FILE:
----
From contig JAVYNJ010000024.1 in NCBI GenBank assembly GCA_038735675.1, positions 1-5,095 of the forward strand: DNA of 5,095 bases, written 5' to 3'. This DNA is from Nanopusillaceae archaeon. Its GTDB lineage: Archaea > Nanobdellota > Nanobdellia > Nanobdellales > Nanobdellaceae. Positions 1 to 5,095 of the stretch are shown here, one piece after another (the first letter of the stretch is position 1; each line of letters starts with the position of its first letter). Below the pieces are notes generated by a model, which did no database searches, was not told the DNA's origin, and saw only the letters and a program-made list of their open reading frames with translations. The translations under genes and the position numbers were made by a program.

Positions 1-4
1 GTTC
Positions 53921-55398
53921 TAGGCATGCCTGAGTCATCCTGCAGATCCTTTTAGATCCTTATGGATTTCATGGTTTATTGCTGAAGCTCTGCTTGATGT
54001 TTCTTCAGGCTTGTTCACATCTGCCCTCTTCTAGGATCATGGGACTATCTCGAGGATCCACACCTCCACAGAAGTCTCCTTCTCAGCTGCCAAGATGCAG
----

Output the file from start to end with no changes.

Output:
From contig JAVYNJ010000024.1 in NCBI GenBank assembly GCA_038735675.1, positions 1-5,095 of the forward strand: DNA of 5,095 bases, written 5' to 3'. This DNA is from Nanopusillaceae archaeon. Its GTDB lineage: Archaea > Nanobdellota > Nanobdellia > Nanobdellales > Nanobdellaceae. Positions 1 to 5,095 of the stretch are shown here, one piece after another (the first letter of the stretch is position 1; each line of letters starts with the position of its first letter). Below the pieces are notes generated by a model, which did no database searches, was not told the DNA's origin, and saw only the letters and a program-made list of their open reading frames with translations. The translations under genes and the position numbers were made by a program.

Positions 1-4
1 GTTC
Positions 53921-55398
53921 TAGGCATGCCTGAGTCATCCTGCAGATCCTTTTAGATCCTTATGGATTTCATGGTTTATTGCTGAAGCTCTGCTTGATGT
54001 TTCTTCAGGCTTGTTCACATCTGCCCTCTTCTAGGATCATGGGACTATCTCGAGGATCCACACCTCCACAGAAGTCTCCTTCTCAGCTGCCAAGATGCAG